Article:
The essential point in MacLeod's chapter is, of course, his characterization of the nature of psychological phenomenology. Phenomenology "is not a school or a system, but an approach. A phenomenon is by definition an appearance." Phenomenology in itself is not psychology; it is "sheer description." Psychology, which aims to be a science, must go beyond the stage of sheer description. It has to use concepts and explanatory principles which are not given in immediate perception or experience. But the main emphasis in the phenomenological approach is the insistence upon starting with immediate, "naive," and (as Koffka and others also maintained) "unbiased" experience in relation to the objects of a concrete and meaningful world. As such, phenomenological observation should occur prior to the adoption of explanatory principles or a systematic theory. But phenomenological analysis must be used with discipline on the part of the investigator, if it is to serve us in formulating significant problems. If we let ourselves loose in phenomenological intricacies, we are bound to fall into a "private" world of subjectivisms, exemplified by various philosophical tendencies and certain recent trends in psychotherapy which come to the verge of saying that the world is merely what I have in my perception—my private psychological world. As MacLeod states, "beyond phenomenology there is always the lure of epistemology and metaphysics."

Traditionally, social psychology worked out by socio-culturally oriented writers was artificially posed against the "individual" oriented approach. During the last two decades, serious attempts have been made to work out a unified social psychology, based on experimentally verified generalizations, which embody at the same time the inescapable facts of culture and social organization. So far, the two most note worthy attempts in America in this direction have been in terms (1) of perceptual (cognitive) conceptualizations and (2) of "learning theory" based primarily on recent elaborations of the conditioning process. At present, at least, the majority of social psychologists seem to be proceeding along the perceptual (cognitive) approach. Postman's chapter constitutes a systematic contribution along this line of development (Chapter 10). Inasmuch as Postman makes a rather successful attempt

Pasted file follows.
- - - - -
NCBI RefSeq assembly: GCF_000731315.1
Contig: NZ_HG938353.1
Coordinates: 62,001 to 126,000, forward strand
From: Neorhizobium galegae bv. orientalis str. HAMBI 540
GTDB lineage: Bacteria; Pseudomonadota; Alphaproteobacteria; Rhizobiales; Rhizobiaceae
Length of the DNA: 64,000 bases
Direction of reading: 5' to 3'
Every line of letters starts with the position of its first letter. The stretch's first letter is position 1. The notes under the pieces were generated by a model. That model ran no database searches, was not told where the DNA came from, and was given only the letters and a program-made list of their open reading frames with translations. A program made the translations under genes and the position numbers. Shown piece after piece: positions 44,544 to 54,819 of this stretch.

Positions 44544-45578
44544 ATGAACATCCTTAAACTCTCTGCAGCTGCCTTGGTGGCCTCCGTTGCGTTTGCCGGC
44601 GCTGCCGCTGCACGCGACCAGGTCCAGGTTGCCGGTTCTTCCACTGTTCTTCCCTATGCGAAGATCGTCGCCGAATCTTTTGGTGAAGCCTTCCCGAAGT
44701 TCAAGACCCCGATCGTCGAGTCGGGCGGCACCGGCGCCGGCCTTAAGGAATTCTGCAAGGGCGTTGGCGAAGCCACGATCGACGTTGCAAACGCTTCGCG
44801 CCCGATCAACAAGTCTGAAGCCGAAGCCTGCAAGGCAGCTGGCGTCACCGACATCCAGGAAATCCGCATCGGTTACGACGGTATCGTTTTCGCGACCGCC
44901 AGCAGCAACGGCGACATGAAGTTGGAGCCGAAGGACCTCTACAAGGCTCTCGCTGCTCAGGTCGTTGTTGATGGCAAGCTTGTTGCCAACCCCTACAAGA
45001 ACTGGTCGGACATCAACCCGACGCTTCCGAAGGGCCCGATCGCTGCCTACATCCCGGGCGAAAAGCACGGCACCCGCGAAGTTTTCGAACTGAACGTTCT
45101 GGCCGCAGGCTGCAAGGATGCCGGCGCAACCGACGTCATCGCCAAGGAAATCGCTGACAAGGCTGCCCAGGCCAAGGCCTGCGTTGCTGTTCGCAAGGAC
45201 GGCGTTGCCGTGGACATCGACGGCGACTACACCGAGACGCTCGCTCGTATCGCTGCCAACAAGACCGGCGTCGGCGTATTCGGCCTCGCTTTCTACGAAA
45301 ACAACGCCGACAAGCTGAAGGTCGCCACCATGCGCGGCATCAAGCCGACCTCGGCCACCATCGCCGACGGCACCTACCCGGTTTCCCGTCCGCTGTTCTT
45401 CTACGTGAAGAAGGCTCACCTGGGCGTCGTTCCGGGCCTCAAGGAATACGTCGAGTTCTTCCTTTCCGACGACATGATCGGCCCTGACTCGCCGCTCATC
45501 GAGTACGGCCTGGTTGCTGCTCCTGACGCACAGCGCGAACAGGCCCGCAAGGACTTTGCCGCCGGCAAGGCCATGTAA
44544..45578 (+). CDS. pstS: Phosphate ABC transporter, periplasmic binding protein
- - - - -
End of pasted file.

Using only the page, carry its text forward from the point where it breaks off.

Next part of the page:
(16) to support his systematic propositions by factual evidence from experimental literature as well as studies carried out by himself and his associates during recent years, the chapter should prove to be highly useful to those who are interested in perceptual (cognitive) approach to social psychology.

It has become evident that perception, which is taken as the prototype of all cognitive processes, is not an additive build-up. It is not a mere intellectual affair. Perceptions are organized or structured products. And organization or structuring is a bipolar affair which is jointly determined by both external stimulus factors and internal or directive factors. The fact of bipolar determination of perception was stressed by Köhler in 1929 (4), [2] by Koffka in 1935 (3). This central fact was made the starting point of his social psychology by Sherif in 1935_1936 (12, 13). A series of significant experiments were carried out at the City College of New York by Gardner Murphy and his associates in the early '40's, each designed to determine the relative weights of external stimulus conditions and internal directive factors, respectively, which jointly determine the bipolar organization of the perception or memory in question (6, 7, 8, 10, 1 1). Since 1945, Postman, who was one of the contributors of the City College group, and his associates at Harvard have pushed forward this perceptual (cognitive) approach considerably (1, 2, 9). More recently, Krech and Crutchfield made the fact of bipolar organization of perception (cognition) one of the key points of their social psychology (5).